Several weeks after Canadian Heritage Minister Steven Guilbeault introduced Bill C-10, I started a 20 part blog post series called the Broadcasting Act Blunder (podcast edition here). The series examined many of concerns with the bill, including issues such as over-broad regulation and discoverability requirements that would only garner public attention many months later. I thought about that series yesterday as I watched Guilbeault try in the House of Commons to defend the indefensible: a gag order on committee review of the bill, the first such order in two decades. While the bill is in dire need of fixing, what occurred yesterday was far worse than a blunder. It was a betrayal. A betrayal of the government’s commitment to “strengthen Parliamentary committees so that they can better scrutinize legislation.” A betrayal of the promise to do things differently from previous governments. A betrayal of Canada’s values as a Parliamentary democracy.
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Canadian Heritage Minister Steven Guilbeault has cited the need to improve the “discoverability” of Canadian content as a critical reason to support Bill C-10, his Broadcasting Act reform bill. Speaking of his daughter’s use of digital services, Guilbeault told the House of Commons that the bill “will allow her not only to take advantage of an international offering, but also to discover Canadian content.” While few would oppose ensuring that Canadian content is easy to find and well marketed, the Broadcasting Act blunder series continues today with a look at the evidence on the issue of discoverability, finding there is little to support claims that regulatory intervention for streaming services is needed.
With the introduction of the government’s plan to regulate Internet streaming services, Canadian Heritage Minister Steven Guilbeault has touted new rules that will require companies such as Netflix and Spotify to make mandatory payments in support of Canadian content. The government’s bill also paves the way for the companies to both tinker with what they show to subscribers, so as to increase the “discoverability” of Canadian content, and open their books to Canada’s telecom and broadcast regulator by granting access to confidential corporate information.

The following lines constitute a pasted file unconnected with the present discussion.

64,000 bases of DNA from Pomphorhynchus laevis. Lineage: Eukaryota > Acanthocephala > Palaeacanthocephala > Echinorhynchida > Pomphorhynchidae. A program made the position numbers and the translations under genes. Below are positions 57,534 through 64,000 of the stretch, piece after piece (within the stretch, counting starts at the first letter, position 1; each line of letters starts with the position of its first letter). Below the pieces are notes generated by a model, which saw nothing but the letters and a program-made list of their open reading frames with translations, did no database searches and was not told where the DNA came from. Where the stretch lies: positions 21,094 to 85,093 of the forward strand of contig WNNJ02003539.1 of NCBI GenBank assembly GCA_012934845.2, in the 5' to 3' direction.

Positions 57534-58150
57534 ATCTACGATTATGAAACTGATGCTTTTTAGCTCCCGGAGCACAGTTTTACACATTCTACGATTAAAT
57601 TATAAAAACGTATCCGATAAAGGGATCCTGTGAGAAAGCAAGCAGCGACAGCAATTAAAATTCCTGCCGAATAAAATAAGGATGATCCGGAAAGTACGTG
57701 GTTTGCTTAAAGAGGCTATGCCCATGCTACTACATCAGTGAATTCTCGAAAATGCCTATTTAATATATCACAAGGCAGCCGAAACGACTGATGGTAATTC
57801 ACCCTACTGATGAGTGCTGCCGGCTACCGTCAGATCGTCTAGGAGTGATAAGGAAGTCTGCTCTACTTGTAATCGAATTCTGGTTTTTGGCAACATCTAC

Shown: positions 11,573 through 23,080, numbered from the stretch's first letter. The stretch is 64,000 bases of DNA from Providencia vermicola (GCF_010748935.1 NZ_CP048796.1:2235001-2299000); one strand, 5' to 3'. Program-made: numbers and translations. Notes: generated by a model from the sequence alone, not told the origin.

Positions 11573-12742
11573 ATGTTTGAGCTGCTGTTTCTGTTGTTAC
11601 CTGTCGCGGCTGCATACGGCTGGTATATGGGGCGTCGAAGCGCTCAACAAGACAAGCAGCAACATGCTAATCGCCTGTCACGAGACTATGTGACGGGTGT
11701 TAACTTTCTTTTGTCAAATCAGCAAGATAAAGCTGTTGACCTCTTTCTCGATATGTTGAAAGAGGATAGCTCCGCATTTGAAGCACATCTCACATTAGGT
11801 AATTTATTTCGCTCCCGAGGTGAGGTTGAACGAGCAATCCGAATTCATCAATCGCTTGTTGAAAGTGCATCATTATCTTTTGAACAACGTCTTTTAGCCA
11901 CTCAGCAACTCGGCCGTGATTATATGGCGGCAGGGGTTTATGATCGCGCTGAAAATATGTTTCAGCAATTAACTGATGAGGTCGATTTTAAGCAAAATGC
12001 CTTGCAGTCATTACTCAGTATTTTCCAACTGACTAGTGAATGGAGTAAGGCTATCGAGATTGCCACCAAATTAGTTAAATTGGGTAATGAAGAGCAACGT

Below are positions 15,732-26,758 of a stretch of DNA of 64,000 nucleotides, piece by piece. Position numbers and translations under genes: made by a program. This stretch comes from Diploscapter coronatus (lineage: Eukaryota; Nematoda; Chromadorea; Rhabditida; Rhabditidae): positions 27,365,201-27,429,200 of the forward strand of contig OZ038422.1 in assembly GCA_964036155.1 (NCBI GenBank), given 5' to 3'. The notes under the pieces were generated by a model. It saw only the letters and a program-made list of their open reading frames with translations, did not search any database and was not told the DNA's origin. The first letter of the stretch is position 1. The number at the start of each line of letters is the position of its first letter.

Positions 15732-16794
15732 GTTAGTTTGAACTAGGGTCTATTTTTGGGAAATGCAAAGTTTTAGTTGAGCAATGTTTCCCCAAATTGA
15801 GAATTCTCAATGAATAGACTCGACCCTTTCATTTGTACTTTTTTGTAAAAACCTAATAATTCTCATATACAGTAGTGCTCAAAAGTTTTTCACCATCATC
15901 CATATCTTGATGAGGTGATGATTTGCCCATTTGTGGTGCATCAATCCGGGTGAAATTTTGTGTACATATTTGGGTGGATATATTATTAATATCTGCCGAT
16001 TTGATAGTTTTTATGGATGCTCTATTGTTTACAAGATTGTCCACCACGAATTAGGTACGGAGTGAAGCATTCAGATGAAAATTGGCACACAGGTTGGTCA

The Broadcasting Act blunder series continues today with my recent Hill Times op-ed which notes that although Mr. Guilbeault argues that the changes are long overdue and merely establish a level playing with conventional broadcasters, much of the policy that underlies the new bill rests on shaky ground ((prior posts in the Broadcasting Act Blunder series include Day 1: Why there is no Canadian Content Crisis, Day 2: What the Government Doesn’t Say About Creating a “Level Playing Field”, Day 3: Minister Guilbeault Says Bill C-10 Contains Economic Thresholds That Limit Internet Regulation. It Doesn’t, Day 4: Why Many News Sites are Captured by Bill C-10), Day 5: Narrow Exclusion of User Generated Content Services, Day 6: The Beginning of the End of Canadian Broadcast Ownership and Control Requirements).
The Broadcasting Act Blunder series yesterday covered claims by Canadian Heritage Minister Steven Guilbeault that the bill contains significant economic thresholds as a guardrail against over-regulation. As I noted, the bill does no such thing, though the CRTC will be able to establish regulatory exemptions once it conducts extensive hearings on implementing the legislation should it pass (prior posts in the Broadcasting Act Blunder series include Day 1: Why there is no Canadian Content Crisis, Day 2: What the Government Doesn’t Say About Creating a “Level Playing Field”, Day 3: Minister Guilbeault Says Bill C-10 Contains Economic Thresholds That Limit Internet Regulation. It Doesn’t).
Guilbeault also told the House of Commons that news is excluded from his bill:
The Broadcasting Act Blunder, Day 3: Minister Guilbeault Says Bill C-10 Contains Economic Thresholds That Limit Internet Regulation. It Doesn’t.
The Broadcasting Act Blunder series continues this week with posts focused on the uncertainty fuelled by a bill that was months in the making, yet leaves numerous issues unanswered (prior posts in the Broadcasting Act Blunder series include Day 1: Why there is no Canadian Content Crisis, Day 2: What the Government Doesn’t Say About Creating a “Level Playing Field”). Canadian Heritage Minister Steven Guilbeault tried assure the House of Commons last week that the bill features several “guardrails” against over-broad regulation. In particular, he stated:
entities would need to reach a significant economic threshold before any regulation could be imposed. This keeps the nature of the Internet as it is. It simply asks companies that generate large revenues in Canada to contribute in a fair manner.
With all due respect, this is simply false. There is no specific economic threshold established by the bill. The starting point is that all Internet streaming services carried on in whole or in part within Canada are subject to Canadian regulation. In other words, if you have Canadian subscribers, the law applies regardless of where the service is located.